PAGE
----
But states and businesses are able to set their own policies for when employees who had Covid-19 or were exposed to the coronavirus can stop self-isolating and return to work. And some businesses haven't crafted any policies on how to handle these situations.
After my urgent care visit, my husband informed his employer that I had a suspected case of Covid-19 and we expected to receive my test results within 48 hours. His employer agreed he should remain isolated at home until we got the results. If I received a negative result, he could return to work. It was not clear, however, when he could return if I received a positive result.
But the 12-day lag in receiving my result raised uncertainty for both my husband and his employer. His employer doesn't have an official policy outlining when employees with family members who have symptoms of Covid-19 can return to work, and—even though my providers knew my husband was my only potential source of infection (though he hadn't shown any symptoms of Covid-19)—we weren't given any guidance from my providers regarding when he should stop self-isolating, or whether he, too, should be tested for the coronavirus. Ultimately, my husband returned to work 10 days after I first developed symptoms of Covid-19, with direction from his employer to practice physical distancing and take other precautions to prevent potentially transmitting the virus to others.
The lack of consistent guidelines and requirements for ending self-isolation and returning to work put both employers and employees in a tough spot: While they may want to follow the best course of action for keeping workers safe, they're unsure of what that course of action is. And that uncertainty is only compounded when workers aren't sure if they're actually infected with the new coronavirus—whether because they can't access testing, they're facing weeks-long lags in receiving test results, or they can't be sure their test results are accurate. Ultimately, this uncertainty and lack of clarity could lead to infected employees unwittingly spreading the virus to their coworkers.
Also concerning was a lack of quick contact tracing.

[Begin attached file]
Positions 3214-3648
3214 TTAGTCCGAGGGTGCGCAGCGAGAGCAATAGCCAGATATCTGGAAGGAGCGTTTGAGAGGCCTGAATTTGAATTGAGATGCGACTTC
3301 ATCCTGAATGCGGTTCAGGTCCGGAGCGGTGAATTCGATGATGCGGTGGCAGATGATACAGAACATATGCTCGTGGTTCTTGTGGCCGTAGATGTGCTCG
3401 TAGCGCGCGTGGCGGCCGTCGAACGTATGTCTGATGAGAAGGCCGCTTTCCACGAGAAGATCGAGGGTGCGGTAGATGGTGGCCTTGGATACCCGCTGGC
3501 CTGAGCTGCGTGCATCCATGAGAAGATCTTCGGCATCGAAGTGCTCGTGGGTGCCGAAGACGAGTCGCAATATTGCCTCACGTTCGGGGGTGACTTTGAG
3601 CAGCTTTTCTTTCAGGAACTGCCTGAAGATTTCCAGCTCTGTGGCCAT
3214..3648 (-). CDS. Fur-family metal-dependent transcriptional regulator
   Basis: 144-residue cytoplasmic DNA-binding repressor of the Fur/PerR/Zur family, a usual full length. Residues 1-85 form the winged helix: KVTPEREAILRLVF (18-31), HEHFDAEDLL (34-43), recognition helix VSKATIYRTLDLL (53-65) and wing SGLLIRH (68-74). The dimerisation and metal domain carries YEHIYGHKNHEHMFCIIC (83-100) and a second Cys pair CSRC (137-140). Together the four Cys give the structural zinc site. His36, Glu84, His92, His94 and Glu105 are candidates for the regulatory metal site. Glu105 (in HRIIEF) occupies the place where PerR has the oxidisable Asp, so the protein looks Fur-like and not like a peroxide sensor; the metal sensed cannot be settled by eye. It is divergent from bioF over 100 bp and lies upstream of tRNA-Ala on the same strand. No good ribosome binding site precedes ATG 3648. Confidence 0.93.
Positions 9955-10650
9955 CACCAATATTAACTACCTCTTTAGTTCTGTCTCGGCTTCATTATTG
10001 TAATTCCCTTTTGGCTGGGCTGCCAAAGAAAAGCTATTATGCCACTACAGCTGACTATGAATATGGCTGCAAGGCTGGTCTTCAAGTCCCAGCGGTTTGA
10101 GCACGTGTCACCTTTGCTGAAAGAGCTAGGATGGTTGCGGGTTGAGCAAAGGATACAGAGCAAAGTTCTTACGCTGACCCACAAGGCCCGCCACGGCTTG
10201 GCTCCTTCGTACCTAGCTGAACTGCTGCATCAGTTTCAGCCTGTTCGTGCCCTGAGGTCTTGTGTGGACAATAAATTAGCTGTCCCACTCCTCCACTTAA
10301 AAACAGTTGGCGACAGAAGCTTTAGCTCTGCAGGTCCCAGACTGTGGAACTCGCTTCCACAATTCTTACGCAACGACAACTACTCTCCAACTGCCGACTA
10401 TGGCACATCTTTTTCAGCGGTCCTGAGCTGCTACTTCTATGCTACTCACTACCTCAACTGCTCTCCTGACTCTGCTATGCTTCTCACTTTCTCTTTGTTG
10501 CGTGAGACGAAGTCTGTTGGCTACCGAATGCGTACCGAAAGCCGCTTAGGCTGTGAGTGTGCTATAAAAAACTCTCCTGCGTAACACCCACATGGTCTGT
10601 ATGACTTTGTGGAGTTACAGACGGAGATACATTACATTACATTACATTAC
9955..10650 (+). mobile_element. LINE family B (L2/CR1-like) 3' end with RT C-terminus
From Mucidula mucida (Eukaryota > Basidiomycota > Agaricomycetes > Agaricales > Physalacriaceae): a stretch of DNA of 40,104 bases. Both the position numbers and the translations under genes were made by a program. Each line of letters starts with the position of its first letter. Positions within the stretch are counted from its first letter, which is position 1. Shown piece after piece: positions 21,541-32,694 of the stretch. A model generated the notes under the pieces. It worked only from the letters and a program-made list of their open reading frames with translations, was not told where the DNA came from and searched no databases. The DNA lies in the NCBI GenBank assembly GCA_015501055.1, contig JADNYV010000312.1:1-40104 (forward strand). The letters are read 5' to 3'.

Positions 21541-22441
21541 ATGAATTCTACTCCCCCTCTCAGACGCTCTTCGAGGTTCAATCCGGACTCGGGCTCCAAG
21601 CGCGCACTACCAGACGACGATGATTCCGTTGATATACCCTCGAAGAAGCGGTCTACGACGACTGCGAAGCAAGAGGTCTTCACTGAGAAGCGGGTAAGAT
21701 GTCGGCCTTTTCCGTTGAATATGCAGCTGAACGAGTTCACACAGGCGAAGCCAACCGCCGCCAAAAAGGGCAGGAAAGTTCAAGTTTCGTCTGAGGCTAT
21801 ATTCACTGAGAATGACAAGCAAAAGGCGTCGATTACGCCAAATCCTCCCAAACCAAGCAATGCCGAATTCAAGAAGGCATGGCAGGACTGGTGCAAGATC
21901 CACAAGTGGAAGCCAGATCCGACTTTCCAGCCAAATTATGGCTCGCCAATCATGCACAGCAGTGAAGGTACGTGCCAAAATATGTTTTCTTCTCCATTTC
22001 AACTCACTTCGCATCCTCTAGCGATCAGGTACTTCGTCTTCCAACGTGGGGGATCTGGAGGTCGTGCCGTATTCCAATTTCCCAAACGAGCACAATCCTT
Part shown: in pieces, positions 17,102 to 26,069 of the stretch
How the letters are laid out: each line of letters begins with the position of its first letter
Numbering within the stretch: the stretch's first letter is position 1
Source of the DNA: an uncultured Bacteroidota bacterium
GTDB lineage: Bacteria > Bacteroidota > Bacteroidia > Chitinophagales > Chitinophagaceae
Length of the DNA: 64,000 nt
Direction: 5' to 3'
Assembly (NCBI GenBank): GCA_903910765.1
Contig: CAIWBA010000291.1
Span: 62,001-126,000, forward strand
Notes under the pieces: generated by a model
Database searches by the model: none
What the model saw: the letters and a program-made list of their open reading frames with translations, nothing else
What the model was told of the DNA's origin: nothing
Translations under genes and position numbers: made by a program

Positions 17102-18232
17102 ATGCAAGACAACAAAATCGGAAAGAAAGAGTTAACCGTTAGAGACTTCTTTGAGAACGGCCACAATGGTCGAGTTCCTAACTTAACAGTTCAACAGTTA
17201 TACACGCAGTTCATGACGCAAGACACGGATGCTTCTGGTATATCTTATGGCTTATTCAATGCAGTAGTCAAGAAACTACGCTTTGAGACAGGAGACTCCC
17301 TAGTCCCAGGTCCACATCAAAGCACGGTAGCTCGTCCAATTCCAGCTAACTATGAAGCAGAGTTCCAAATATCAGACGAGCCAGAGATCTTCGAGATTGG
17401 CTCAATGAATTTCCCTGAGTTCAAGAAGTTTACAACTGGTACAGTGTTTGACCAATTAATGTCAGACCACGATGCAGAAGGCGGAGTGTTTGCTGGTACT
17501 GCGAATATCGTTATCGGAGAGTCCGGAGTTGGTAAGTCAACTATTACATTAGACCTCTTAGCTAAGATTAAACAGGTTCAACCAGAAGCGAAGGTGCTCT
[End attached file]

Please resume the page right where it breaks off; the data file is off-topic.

Public health officials have said widespread testing for the new coronavirus and contact tracing for those who test positive are crucial to reopening businesses safely and easing social distancing measures. But given the lack of access to testing, delays in getting coronavirus test results, and accuracy concerns, waiting until someone tests positive to initiate contact tracing could be too late.
Crystal Watson, a public health expert at Johns Hopkins University, recently told the Post that, without adequate and quick coronavirus testing, contact tracing is "almost useless," because "[b]y the time a person is getting results, they already have symptoms, their contacts may already have symptoms and have gone on to infect others."
My husband, for instance, could have already been spreading the coronavirus to others for days before I started experiencing symptoms. And if my husband hadn't informed his colleagues of our possible infections, they may never have known they were potentially exposed—meaning they, too, could have unknowingly been infected and spreading the virus.
Thankfully, I was aware of the importance of contact tracing, and my husband and I were able to inform those who may have been exposed on our own, urging them to monitor their own health and take precautions to avoid potentially spreading the virus.
I recognize that, because of my profession, I'm uniquely positioned, with access to a wealth of information on the coronavirus pandemic and best practices for mitigating the virus' spread. Had I not been so immersed in tracking the pandemic, I may not have known or understood the importance of self-isolating and contact tracing, and I maybe wouldn't have bothered to seek medical care or testing. And even with the distinctive, broad view I've had of the pandemic over the past seven months, I certainly won't claim that I handled my situation perfectly.
That's the thing that's alarmed me the most over these past 16 days: Even though I've been head down in nearly all aspects of the coronavirus pandemic for more than half a year, my experience still was mired by questions, uncertainty, and a response with glaring holes. America's had months to get this right, but I'm left fearing the country's coronavirus epidemic has no end in sight.